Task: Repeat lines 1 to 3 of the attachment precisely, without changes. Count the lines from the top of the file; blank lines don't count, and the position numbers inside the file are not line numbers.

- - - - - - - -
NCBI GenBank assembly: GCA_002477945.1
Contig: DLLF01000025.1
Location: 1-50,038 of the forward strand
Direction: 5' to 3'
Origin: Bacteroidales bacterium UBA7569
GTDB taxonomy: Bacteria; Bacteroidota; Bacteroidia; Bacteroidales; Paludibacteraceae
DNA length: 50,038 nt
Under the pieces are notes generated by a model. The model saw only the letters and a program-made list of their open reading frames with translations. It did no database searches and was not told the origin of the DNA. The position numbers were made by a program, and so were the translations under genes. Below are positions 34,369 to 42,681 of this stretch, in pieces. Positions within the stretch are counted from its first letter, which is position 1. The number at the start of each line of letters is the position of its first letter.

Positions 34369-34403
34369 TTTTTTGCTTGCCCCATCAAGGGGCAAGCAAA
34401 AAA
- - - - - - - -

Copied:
NCBI GenBank assembly: GCA_002477945.1
Contig: DLLF01000025.1
Location: 1-50,038 of the forward strand